Croatia on Wednesday made the first major step towards its return to the Iranian market after UN sanctions against that country were lifted.
Seventy Croatian business people, who arrived in Iran as part of a delegation accompanying President Kolinda Grabar-Kitarovic, established numerous contacts with their Iranian colleagues during a three-day visit, and concrete deals were cautiously announced.
The two countries signed an agreement on economic cooperation and a Croatian-Iranian business forum was held.
Economy Minister Tomislav Panenic, a member of the delegation, said that the Croatian delegation was one of the first to visit Iran after the lifting of UN sanctions.
"This is a challenge for companies that have already done business here as well as for those that see Iran as a new market," said Panenic.
The Iranian-Croatian business forum brought together more than 200 Iranian and Croatian business people, offering a new level of optimism for the two countries' future economic relations.
"This is a sign of the readiness of both the Croatian and the Iranian leadership to do their best to activate economic relations, which we have said do not reflect their real potential," Grabar-Kitarovic said, adding that she was confident the forum would facilitate the two countries' cooperation.
You have opened the door to Croatian companies and I am pleased to say that Croatian companies are ready and willing to use that opportunity, she told Iranian officials and business people attending the forum.
Minister Panenic told Croatian reporters that "Iranians expect the Croatian government to give significant support" to companies wishing to do business in Iran.
"They want the transfer of technology, joint investments... we have asked for removing administrative barriers that exist in Iran as well, for facilitating the cooperation that would be conducted by the chamber of commerce and our diplomatic office in Tehran... so that very soon we could have as many companies as possible negotiating projects," said Panenic, adding that he and the Iranian minister of industries had agreed to organise as soon as possible a meeting of the joint commission for economic cooperation.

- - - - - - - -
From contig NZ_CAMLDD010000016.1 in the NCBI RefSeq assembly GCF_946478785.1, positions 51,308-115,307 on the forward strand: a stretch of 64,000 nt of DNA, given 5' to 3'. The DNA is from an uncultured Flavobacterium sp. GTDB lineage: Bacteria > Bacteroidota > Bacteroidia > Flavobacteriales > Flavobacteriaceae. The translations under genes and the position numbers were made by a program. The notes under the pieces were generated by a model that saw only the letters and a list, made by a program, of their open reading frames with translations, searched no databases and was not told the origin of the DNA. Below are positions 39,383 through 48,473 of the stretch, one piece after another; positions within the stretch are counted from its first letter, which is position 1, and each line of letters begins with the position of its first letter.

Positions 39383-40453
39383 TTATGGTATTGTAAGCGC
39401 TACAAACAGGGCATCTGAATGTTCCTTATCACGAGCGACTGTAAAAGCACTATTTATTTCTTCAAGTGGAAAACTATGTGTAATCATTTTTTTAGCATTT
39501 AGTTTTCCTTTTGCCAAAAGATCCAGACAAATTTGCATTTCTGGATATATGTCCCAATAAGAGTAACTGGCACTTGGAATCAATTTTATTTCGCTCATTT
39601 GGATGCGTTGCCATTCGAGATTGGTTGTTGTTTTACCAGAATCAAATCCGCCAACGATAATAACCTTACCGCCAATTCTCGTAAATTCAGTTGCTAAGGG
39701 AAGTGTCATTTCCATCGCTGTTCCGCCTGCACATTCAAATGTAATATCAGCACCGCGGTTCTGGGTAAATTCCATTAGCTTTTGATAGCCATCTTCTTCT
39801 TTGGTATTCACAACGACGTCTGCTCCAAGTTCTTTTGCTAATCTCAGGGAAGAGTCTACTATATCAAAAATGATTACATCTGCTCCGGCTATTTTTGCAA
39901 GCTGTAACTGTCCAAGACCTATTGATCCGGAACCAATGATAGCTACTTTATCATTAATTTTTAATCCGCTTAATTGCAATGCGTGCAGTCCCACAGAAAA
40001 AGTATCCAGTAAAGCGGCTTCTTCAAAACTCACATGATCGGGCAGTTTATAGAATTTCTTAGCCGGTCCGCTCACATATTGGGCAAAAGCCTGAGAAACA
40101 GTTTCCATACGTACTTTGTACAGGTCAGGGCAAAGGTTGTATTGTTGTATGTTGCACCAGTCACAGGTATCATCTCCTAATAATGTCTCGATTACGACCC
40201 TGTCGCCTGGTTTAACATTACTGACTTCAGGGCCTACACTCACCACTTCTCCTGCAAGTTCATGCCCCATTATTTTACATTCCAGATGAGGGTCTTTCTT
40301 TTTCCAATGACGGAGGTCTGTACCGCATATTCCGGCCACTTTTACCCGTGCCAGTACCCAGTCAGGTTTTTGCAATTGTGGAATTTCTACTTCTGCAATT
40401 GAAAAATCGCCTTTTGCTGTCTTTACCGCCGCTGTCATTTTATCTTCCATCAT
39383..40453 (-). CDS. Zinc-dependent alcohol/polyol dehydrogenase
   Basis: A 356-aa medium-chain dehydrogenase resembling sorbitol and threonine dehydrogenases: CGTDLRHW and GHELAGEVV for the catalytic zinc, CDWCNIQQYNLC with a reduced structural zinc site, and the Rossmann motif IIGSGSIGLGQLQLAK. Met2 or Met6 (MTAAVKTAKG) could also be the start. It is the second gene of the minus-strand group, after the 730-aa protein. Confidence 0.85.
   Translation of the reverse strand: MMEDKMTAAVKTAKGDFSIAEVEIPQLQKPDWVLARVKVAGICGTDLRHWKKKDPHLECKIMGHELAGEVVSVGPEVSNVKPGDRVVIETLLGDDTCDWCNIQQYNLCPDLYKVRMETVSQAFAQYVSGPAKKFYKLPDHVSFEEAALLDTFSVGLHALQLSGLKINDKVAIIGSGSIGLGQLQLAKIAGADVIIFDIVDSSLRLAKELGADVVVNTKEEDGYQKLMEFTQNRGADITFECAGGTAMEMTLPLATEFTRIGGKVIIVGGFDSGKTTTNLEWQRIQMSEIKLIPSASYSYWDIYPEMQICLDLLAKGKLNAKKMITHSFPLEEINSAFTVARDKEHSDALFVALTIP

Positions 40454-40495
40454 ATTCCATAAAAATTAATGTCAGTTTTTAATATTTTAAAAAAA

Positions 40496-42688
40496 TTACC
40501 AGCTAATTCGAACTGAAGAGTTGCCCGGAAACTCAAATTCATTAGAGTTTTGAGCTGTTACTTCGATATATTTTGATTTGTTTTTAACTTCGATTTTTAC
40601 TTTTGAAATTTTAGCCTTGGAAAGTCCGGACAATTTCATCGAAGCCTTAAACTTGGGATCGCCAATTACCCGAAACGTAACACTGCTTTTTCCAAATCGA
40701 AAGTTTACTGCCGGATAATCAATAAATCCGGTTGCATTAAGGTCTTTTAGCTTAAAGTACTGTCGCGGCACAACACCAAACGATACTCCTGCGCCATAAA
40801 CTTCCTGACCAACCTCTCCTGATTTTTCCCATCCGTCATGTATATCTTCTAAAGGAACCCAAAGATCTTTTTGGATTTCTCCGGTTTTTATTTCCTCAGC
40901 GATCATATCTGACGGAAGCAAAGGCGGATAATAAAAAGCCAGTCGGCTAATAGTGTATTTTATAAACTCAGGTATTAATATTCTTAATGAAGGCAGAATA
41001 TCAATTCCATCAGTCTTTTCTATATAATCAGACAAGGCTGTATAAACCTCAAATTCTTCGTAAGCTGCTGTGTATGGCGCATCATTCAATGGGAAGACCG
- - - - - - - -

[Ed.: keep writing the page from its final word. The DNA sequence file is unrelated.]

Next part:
The visit of the Croatian president and the Croatian business delegation was meant to help establish a framework for cooperation that should yield results in the medium and long term, but some Croatian companies, specifically TZV Gredelj and AD Plastik, are already about to sign first contracts in Iran.
"I am glad that TZV Gredelj is about to sign a major business contract and that is only the beginning," Croatian Chamber of Commerce head Luka Burilovic said at the forum, adding that it was particularly important that the Iranian market was offering cooperation also to small companies.
Panenic said that he and a part of the Croatian delegation visited the two biggest Iranian car manufacturers - Iran Khodro and Saipa.
"AD Plastik has already launched talks and they will continue them after the forum," the minister said.
Iran has a good regional position and can be a good strategic partner in the sale of Croatian products both in Iran and countries in its neighbourhood, said the head of the Iranian Chamber of Commerce, Mohsen Jalalpour.
He announced that he would soon visit Croatia and expressed hope concrete cooperation would be agreed then.
"We want to have relations with Croatia not only in the economic sector but also in education, tourism and culture," he said.
Croatia-Iran trade in 2015 was a mere USD 4.4 million.
Iran is one of the few countries with which Croatia has a trade surplus and Croatia's exports to Iran are seven times higher than imports from that country, but trade is still very modest and the potential for cooperation with that market of 80 million people is not being used sufficiently, the Croatian Chamber of Commerce has said.